Korean pharmaceutical companies lag in researchMadeinkoreablog
South Korean pharmaceutical companies were found to be lagging behind in new product development, as global pharma firms have filed around three times more patents over the past four years, industry data showed Monday.
Of the 1,754 patents filed in Korea since official monitoring began in March 2012, 1,310 were by international pharmaceutical companies whereas only 444 came from local firms, according to B2Pharm’s Green List Alert service, which publishes weekly reports on patent registrations and approvals in the country.
The top 10 companies with the most patent registrations were all foreign-based, with U.K.-based GlaxoSmithKlein topping the list at 54, followed by Novartis and MSD at 47, Janssen Pharmaceutica at 38 and AstraZeneka at 28. Bayer recorded 27 patents, Takeda 25 and Boehringer Ingelheim 23.
Among Korean companies, Handok posted the largest number of patents, listing at No. 11 with 21 registrations, followed by SK Chemicals and JW Pharmaceutical at 20. Daewoong Pharmaceutical posted 18 registrations, followed by Dong-A ST and Hanmi Pharmaceutical at 16 and LG Life Sciences and Yuhan Corp. at 14.
Industry watchers say that compared to their global counterparts Korean pharma firms lack the level of capital and technology needed to more actively drive forward research required for product development and commercialization.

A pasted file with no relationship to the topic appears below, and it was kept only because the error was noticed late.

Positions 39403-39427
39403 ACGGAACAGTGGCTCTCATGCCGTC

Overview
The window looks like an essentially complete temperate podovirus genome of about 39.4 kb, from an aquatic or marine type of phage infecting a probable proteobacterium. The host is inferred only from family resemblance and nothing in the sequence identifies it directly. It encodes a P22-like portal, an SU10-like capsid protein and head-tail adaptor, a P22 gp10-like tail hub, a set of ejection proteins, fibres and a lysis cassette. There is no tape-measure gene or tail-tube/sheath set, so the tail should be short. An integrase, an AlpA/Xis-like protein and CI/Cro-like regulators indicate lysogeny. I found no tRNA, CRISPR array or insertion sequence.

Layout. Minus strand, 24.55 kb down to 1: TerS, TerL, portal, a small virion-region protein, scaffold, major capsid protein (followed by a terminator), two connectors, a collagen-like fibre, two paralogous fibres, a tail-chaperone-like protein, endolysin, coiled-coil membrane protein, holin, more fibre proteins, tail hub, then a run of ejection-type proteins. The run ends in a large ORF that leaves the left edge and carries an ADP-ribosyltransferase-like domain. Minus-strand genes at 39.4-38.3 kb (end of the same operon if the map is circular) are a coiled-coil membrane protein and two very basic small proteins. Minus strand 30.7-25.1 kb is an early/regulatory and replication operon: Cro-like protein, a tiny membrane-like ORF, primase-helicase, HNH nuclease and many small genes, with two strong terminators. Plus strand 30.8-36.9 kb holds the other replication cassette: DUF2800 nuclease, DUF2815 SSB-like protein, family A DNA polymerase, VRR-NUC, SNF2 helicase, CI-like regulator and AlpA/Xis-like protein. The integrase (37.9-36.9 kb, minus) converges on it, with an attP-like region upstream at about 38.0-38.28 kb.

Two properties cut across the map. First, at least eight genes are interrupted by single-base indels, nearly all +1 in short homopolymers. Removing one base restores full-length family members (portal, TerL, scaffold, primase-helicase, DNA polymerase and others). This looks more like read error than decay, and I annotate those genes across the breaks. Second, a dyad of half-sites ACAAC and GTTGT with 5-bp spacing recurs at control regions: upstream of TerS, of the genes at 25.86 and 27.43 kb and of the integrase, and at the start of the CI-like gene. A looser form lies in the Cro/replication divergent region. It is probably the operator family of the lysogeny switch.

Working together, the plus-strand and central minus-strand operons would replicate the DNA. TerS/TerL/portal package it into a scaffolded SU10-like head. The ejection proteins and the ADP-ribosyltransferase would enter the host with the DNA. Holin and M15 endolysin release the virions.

Last Tuesday, Hanmi Pharmaceutical reached an exclusive license and collaboration agreement, valued at around 850 billion won ($730 million) with Germany’s Boehringer Ingelheim, to sell the development and global commercialization rights of HM61713, a lung cancer treatment drug in development.
In March, the Korean firm sealed another licensing deal with U.S.-based Eli Lilly and Company to sell its autoimmune disease treatment HM71224, which is in the final stages of development.
Though deals of such size with global companies mark significant achievements in the domestic pharma sector, they also reveal the current shortcomings of the local industry, according to experts.
“Had Hanmi chosen to directly commercialize the product, the company could have reaped trillions of won in profits in the future,” said a pharma official, adding that “the new drug had high potential for successful global sales.”
Unbearably high costs of development and marketing as well as risks of failure reportedly stand in the way for Korean pharma firms to pursue independent development and commercialization of their newly-developed drug technologies.
“Though it would be best if Korean companies could carry forward their drug technology into the product commercialization stages, such processes require large funds and global marketing channels, which most Korean companies currently lack,” said an official from the Korean Research-based Pharma Industry Association.
“Moreover, there are high risks and costs associated with promoting and selling a new product in global markets,” she said, adding, “the licensing deals themselves nonetheless signal significant strides for Hanmi and the Korean pharma industry.”